Here are the top places to store and track your Cryptocurrency

The results should not surprise you

If you thought Bitcoin was going to drop after the Bitcoin Spot ETF then you would have guessed right. Guessed is the important part. Some guessed that it would take off with millions of inflows from the institutional money. Others are already reading into Larry Finks comments on an XRP ETF. Things are getting wild.

The thing is that we’ve shared on the good and the bad on some facts about the Bitcoin Spot ETF and that will most likely evolve as the bull cycle continues. What has also evolved are the best practices to store and track your digital assets (especially with tax season knocking at our doors).

The first digital wallet came with the first Bitcoin

The first ever crypto wallet was created by Satoshi Nakamoto and the first digital currency, Bitcoin in 2009. It utilized cryptographic keys, a long string of random and unpredictable characters, to secure and manage currency holdings. The issue with the first wallet was a user how to download the entire history of the Bitcoin blockchain (which could have taken a few days at the time in 2009 to download).

The first digital mobile wallet was released in 2011 as an Android App and then finally the first hardware or cold wallets were released in 2014 where one of the pioneers was Trezor (my choice of cold wallet). A cold wallet is a wallet that specializes in storing private keys offline, reducing the risk of online attacks, and became more popular among users who prioritized the safety of their cryptocurrency holdings.

Fast forward to present day where there are 3 popular types of wallets and ways to store your crypto:

– Hardware Wallets or Cold Wallets (Trezor and Ledger)

– Software Wallets or Hot Wallets (Gemini, Coinbase, and Uphold)

– Paper Wallets

The Wallets

I’ve used different exchanges and wallets. Here are some of my favorites and some highly recommended ones:

Hot Wallets



– One of the few with derivatives trading for crypto.

– No maximum trade amount and NO fees on withdrawals.

– One of the easiest to use and US Dollar accounts are insured to a certain amount.


– Slightly more limited in cryptocurrency choices compared to others on this list.

– Requires more personal information than most.

– More downtime than other exchanges on the list.

Coinbase (one of my favorite exchanges):



– Extremely secure and simple to use

– No maximum trade amount and NO fees on withdrawals.

– One of the easiest to use and US Dollar accounts are insured to a certain amount.

– One of the oldest exchanges on this list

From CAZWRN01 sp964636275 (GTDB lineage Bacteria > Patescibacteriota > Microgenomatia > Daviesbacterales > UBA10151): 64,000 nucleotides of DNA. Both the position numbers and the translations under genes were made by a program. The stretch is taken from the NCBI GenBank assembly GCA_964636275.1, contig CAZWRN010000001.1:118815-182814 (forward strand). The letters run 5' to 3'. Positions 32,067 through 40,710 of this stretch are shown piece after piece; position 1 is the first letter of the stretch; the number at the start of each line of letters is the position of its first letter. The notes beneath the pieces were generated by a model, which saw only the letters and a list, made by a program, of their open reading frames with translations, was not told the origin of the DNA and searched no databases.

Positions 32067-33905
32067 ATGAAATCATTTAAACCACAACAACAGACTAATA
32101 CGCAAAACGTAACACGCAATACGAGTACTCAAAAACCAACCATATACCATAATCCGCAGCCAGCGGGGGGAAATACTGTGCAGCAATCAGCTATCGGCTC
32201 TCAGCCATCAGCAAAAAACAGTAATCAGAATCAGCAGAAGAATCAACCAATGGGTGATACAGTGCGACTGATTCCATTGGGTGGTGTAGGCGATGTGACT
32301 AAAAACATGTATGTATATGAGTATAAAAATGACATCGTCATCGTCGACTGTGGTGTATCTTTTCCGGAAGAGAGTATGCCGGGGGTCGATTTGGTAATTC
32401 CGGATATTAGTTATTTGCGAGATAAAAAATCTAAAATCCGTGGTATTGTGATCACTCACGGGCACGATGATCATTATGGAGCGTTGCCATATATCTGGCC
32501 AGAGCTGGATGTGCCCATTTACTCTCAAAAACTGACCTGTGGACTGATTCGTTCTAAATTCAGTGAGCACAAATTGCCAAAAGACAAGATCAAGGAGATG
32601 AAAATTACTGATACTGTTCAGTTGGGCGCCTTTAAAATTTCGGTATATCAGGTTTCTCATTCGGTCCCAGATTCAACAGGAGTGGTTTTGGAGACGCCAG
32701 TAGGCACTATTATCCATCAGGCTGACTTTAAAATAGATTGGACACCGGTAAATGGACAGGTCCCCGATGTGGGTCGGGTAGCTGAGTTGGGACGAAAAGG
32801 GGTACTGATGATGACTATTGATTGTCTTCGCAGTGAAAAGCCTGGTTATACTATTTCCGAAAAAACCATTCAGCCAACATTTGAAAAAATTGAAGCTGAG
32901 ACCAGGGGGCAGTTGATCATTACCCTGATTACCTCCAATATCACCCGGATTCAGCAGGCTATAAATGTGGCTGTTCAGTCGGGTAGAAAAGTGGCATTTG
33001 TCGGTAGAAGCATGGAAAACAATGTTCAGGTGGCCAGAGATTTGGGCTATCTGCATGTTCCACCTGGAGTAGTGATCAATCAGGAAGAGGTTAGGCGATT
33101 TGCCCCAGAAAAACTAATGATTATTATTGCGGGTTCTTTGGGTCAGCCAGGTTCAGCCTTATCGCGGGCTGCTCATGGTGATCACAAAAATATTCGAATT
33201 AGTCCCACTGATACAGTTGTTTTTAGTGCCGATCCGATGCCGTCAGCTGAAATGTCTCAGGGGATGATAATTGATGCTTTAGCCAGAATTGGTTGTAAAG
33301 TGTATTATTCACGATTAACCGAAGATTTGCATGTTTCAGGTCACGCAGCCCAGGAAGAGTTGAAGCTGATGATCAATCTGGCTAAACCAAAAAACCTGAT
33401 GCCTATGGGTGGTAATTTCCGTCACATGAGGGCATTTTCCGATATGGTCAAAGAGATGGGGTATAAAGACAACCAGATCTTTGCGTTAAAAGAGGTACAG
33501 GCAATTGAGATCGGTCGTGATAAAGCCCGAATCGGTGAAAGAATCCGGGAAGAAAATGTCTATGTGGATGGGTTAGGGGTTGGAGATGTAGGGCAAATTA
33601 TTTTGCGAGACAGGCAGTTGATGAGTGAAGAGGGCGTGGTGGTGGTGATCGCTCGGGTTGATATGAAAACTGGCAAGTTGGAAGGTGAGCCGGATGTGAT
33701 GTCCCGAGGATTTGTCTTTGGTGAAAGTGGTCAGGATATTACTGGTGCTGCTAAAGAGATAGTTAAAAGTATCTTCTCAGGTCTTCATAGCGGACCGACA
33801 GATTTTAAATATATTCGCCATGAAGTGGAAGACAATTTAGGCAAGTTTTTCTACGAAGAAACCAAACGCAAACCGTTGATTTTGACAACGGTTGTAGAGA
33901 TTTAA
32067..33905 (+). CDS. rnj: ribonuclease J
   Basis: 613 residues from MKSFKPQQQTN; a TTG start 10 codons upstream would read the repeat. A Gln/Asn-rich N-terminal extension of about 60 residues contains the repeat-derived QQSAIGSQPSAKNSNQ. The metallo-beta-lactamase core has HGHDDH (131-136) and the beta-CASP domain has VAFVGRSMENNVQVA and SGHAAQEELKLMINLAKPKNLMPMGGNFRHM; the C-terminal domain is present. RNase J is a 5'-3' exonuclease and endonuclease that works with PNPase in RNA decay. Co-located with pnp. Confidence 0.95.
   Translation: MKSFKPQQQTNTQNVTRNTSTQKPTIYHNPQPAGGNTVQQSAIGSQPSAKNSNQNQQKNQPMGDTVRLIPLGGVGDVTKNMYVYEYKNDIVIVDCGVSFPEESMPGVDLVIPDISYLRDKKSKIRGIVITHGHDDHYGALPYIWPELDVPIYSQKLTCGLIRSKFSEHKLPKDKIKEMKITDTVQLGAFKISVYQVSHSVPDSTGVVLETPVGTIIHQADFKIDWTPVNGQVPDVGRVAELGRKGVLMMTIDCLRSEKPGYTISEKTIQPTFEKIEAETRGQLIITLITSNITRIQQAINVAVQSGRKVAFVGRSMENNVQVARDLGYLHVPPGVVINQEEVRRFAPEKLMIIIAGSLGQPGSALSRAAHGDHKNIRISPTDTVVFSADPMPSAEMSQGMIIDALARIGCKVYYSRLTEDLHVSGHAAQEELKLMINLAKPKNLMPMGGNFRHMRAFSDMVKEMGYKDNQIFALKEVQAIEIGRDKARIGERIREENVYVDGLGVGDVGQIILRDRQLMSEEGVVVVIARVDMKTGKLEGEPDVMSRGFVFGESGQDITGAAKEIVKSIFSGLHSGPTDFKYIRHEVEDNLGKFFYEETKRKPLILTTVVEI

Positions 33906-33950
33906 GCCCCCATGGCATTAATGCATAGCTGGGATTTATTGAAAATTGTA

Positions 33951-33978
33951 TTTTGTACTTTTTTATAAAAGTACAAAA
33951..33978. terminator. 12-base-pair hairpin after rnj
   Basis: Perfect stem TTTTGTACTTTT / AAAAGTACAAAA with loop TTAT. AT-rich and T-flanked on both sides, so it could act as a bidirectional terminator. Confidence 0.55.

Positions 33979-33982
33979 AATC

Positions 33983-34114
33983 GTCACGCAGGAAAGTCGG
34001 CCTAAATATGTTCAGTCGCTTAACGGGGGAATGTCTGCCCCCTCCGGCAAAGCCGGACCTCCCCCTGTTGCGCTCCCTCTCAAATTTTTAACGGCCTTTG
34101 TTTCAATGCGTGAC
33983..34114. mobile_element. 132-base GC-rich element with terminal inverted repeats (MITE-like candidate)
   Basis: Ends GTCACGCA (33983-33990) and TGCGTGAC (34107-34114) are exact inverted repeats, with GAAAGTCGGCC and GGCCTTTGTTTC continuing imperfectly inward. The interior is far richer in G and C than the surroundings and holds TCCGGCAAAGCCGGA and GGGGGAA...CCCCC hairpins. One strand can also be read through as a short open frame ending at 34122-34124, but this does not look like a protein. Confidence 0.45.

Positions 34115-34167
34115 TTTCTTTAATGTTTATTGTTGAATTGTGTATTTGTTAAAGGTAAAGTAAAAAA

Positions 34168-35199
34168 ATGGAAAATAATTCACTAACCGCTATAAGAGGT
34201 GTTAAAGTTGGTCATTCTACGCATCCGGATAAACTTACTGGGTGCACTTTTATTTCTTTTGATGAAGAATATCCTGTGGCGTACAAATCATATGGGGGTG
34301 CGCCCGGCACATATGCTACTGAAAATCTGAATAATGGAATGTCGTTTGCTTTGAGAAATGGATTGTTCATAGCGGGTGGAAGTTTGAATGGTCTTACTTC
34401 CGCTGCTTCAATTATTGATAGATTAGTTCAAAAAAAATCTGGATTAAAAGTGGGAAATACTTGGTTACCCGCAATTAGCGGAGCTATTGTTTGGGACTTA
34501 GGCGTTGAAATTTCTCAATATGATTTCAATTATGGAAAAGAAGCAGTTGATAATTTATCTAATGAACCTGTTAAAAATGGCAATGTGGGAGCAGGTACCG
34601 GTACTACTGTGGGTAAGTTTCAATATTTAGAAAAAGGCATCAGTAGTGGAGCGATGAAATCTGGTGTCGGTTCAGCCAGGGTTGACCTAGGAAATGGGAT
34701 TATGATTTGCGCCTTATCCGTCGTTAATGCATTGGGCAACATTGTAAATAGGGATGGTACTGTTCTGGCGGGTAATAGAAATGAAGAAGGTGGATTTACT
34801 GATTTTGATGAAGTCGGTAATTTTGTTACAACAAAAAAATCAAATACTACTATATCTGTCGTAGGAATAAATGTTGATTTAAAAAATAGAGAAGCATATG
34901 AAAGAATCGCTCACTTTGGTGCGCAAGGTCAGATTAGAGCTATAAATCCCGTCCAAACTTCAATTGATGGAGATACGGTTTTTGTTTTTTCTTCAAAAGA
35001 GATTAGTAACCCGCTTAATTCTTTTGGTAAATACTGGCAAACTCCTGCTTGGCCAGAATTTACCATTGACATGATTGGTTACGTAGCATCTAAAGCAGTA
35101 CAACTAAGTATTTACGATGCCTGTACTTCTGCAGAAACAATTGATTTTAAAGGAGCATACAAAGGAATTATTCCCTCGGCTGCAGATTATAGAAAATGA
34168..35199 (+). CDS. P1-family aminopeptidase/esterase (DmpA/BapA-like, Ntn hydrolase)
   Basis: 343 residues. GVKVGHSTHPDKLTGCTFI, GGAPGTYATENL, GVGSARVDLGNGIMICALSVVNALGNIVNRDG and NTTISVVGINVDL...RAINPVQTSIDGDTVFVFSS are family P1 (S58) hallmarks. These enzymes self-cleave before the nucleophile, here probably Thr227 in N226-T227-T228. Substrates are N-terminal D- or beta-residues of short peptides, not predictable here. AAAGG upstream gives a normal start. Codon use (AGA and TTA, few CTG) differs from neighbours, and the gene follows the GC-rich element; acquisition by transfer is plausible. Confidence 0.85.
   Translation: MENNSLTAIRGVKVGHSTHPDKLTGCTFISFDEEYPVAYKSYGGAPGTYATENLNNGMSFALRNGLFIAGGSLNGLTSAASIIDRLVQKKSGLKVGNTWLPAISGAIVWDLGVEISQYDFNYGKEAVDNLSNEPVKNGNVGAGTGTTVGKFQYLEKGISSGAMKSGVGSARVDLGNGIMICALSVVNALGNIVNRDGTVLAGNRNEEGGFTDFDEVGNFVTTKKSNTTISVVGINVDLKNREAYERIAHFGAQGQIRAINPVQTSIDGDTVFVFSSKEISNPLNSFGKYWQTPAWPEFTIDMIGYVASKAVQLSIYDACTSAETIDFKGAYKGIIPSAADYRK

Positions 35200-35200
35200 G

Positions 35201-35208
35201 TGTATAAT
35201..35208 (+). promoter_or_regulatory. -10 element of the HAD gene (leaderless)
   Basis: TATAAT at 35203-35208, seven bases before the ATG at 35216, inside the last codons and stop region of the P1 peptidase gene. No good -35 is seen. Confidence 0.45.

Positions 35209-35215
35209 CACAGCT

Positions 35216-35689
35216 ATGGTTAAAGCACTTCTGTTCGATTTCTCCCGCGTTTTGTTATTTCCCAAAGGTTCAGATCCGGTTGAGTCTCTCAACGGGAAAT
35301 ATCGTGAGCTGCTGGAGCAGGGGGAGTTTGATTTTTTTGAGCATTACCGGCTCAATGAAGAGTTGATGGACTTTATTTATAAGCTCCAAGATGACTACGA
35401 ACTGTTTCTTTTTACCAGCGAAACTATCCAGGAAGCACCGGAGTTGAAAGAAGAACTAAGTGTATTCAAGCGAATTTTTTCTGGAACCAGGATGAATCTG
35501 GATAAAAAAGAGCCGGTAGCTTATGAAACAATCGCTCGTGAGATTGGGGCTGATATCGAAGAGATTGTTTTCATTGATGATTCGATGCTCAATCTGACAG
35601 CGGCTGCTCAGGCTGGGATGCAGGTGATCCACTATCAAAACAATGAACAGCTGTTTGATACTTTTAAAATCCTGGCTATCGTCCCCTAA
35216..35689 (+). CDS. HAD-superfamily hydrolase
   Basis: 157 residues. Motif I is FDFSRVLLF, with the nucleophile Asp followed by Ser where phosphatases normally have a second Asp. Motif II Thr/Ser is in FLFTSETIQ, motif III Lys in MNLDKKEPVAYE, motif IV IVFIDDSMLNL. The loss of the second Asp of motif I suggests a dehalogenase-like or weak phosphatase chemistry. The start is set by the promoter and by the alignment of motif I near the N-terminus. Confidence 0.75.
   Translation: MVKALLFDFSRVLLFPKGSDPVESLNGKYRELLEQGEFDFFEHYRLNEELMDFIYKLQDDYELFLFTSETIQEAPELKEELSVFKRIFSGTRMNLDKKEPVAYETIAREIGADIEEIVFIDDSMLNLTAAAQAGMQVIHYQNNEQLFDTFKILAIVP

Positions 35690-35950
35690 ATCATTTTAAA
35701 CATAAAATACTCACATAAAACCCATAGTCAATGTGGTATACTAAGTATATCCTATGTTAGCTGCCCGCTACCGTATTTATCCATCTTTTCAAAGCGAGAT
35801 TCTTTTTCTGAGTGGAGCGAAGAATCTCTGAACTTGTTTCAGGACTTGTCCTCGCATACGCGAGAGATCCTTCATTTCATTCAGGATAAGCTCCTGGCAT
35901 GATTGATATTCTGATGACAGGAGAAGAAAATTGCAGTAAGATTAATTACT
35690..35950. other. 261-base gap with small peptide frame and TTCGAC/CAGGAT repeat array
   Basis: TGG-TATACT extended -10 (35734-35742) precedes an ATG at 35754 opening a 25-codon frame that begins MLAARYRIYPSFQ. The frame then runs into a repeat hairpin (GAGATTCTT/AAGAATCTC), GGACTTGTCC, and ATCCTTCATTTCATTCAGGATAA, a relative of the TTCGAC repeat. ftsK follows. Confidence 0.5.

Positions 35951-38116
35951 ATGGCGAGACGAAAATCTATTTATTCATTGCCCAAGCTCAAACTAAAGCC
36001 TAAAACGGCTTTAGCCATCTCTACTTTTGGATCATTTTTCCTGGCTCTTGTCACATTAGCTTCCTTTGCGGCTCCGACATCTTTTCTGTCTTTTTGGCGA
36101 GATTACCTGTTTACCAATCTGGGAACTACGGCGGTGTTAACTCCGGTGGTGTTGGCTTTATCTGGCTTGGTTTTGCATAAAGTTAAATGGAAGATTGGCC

– Offers a digital wallet as well.


– Some lesser known coins are not listed.

– Delisted XRP during the SEC case.

– Not available in all countries

– Maximum daily trading amount of $25,000

– Up to 3% withdrawal fees as of writing



– No maximum daily trading amount

– Lowest trading fees on this list


– A more difficult user experience for beginners.

– KYS verification system has a bad reputation.



– Allowed purchase of XRP when they were going through their SEC case

– Access to lesser known cryptocurrency.


– A confusing user interface in my opinion.

– Harder to withdrawal your money compared to others on this list which has been mentioned in multiple complaints.

Cold Wallets

Trezor (my current cold wallet):


– Relatively affordable for what you get.

– Supports and stores over 8,000 coins.

– Additional security features compared to Ledger (Shamir Backup Recovery). Also includes an additional 25th passphrase feature.

– One of the easiest to use and US Dollar accounts are insured to a certain amount.


– No mobile app

– Not much educational content



– Also includes an additional 25th passphrase feature (only Trezor and Ledger offer this).

– Easier access to dApps

– Has a mobile app as well as desktop app.


Experienced a few hacks that have impacted dApps.

– Device firmware not fully open source.

– Only 5,500 coins available.

– Base model is more expensive than Trezor base model.

Evaluate and keep your keys

There are a lot of options out there to track and store your crypto with one of the strongest safest options being a cold wallet. Make sure you continue to do your due diligence, research your options (and your crypto projects), and don’t let your emotions get the best of you. Another thing to keep in mind is taxes on your crypto currently and I currently use Koinly after testing a few and this was the most integrated into my wallets and ledgers.

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